Did you hear about what he did the other day? Drunk as a fish! Leering after the dhobi Jagjiwan´s woman, calling her randi and foul names like that. His wife pulled him back, or God knows what Jaggu would´ve done. He would kill him if he could. Only he´s neckdeep in debt to him and everyone knows it. How the bastard´s wife stands him, I don´t know. Eyeing the girls like he was one of his boys. He probably gives it to her good at night and makes up for the scoundrel that he is. I don´t like her getting too loose-tongued in my presence. I scolded her immediately. You never know where it will end. I learnt that most of her spite came from the fact that her son trailed after his children. It was natural. They made him do the things they were loath to do—pick, fetch and carry. It made him feel important. Adults never treated him normally. How could they? He was a spastic. But the children never gave it a thought. It rankled, because the child got along better with them than with her, though they made him run errands in return. She loved and hated that child. He was the only blood relation she had. Her husband had left her a long time ago.
Mopping the floor one day, she confided: people say he assembles country-made guns. They must be right or tell me where does he get all that money from? Some say he´s a go-between in all this bomb-baazi. Tell me, Memsaab, what kind of a man makes money out of misfortune? He certainly has enough money to lend!
Another time, she told me he dealt in stolen goods. There had to be something for he never held a regular job and yet he had everything: a cassette-recorder, a cooler, a colour TV. Don´t you see the clothes he wears? And his children strut around in jeans and jackets like heroes. And not only Jaggu, but all the servants around are in debt to him. And what interest he charges! Demands a bottle of liquor too. If he fancies anyone´s woman, he makes lewd remarks. Kalu and Hira owe only three thousand each, but they would pay to have him murdered if they could.
But there must be something to the man. After all, his dog follows at his heels, I interjected. I don´t know why I took up for him. Dogs, dumb creatures, what do they know, she scoffed. And this one was a vilayati and therefore more stupid. True, it wasn´t the usual brown mangy mongrel that servants kept, the rather nice pom of mixed lineage.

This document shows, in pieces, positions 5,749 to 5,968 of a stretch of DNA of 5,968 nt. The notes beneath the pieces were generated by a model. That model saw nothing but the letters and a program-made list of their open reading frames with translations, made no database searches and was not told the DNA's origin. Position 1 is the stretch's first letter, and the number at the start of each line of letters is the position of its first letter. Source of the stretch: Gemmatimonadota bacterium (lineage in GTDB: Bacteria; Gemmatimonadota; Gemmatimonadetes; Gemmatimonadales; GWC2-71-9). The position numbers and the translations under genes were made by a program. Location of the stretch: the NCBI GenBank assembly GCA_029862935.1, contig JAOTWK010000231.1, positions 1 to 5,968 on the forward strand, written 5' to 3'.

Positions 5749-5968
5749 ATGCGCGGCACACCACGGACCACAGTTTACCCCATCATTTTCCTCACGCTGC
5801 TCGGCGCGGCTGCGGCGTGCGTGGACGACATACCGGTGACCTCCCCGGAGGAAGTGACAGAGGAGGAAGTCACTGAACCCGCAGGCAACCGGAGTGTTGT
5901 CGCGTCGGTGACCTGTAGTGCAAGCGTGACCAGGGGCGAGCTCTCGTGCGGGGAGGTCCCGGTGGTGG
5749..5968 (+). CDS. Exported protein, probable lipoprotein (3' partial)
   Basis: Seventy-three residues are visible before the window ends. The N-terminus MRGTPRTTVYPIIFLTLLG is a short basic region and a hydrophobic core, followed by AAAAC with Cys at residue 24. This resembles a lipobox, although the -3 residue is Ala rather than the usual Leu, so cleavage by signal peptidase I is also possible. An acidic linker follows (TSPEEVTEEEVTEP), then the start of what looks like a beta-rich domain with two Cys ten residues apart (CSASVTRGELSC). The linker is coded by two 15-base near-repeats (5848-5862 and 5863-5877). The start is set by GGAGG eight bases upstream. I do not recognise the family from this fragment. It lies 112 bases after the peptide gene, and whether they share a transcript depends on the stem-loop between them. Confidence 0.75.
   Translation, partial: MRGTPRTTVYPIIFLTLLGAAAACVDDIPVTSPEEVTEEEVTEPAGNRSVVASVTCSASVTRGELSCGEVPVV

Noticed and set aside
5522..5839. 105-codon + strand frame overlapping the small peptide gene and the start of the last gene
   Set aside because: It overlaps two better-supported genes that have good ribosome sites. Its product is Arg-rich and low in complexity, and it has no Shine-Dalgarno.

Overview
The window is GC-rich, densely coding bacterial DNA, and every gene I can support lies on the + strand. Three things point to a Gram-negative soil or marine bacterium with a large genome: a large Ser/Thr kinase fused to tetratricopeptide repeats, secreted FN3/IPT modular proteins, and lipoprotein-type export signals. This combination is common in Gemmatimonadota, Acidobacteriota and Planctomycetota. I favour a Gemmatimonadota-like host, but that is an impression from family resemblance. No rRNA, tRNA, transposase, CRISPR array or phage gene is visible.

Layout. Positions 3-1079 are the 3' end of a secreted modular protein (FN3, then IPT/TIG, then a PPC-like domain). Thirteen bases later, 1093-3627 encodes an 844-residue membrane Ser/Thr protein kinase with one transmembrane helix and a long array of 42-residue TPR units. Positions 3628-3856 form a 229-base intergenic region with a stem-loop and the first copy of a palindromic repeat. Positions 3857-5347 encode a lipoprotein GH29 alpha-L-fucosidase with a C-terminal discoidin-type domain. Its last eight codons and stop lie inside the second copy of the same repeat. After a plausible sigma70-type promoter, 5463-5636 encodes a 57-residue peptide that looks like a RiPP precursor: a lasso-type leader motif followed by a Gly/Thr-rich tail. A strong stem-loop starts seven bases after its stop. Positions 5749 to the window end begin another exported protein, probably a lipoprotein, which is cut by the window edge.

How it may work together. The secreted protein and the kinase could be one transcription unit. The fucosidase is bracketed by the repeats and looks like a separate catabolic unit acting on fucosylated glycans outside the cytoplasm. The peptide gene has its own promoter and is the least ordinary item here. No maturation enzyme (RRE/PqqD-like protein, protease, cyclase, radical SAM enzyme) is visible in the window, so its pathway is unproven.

The dog engrossed us the next few days. Expecting a litter, Bhagwanti announced. It had been lying idle for some time. The boys had lined an abandoned carton with gunny bags and straw. One early morning, we saw the pups. Sweet balls of cottonwool that tumbled about. The children of the neighbourhood would play with them, running away when White Vest came home. Pestering chokras, he would yell. Soon the pups were distributed. The motorcyclist took one. The fancy car driver took another. And so they went. Except one. A little fluff called Maxi whom no one picked up because it was slow. Bhagwanti´s son took to it. Now that he´s stopped trailing after them, he trails after the pup instead, she complained.
Munna Raja sat by the pub for hours, letting it suck milk off his fingers which he kept dipping into a cup. As it grew a bit, he fed it masticated rotis. Later he tied a string to its neck and made it follow him till I went and got a proper collar, getting a shy smile in return.
Bhagwanti reprimanded me. Why was I wasting money on that man´s dog? She scolded her son, but he had already run off. That boy, she grumbled. He will be the death of me. I´m sure he was the reason his father ran off. Couldn´t bear the sight of him. But what can I do, Memsaab, he´s my flesh and blood. See the way he runs. One day he´ll come under a truck, and then?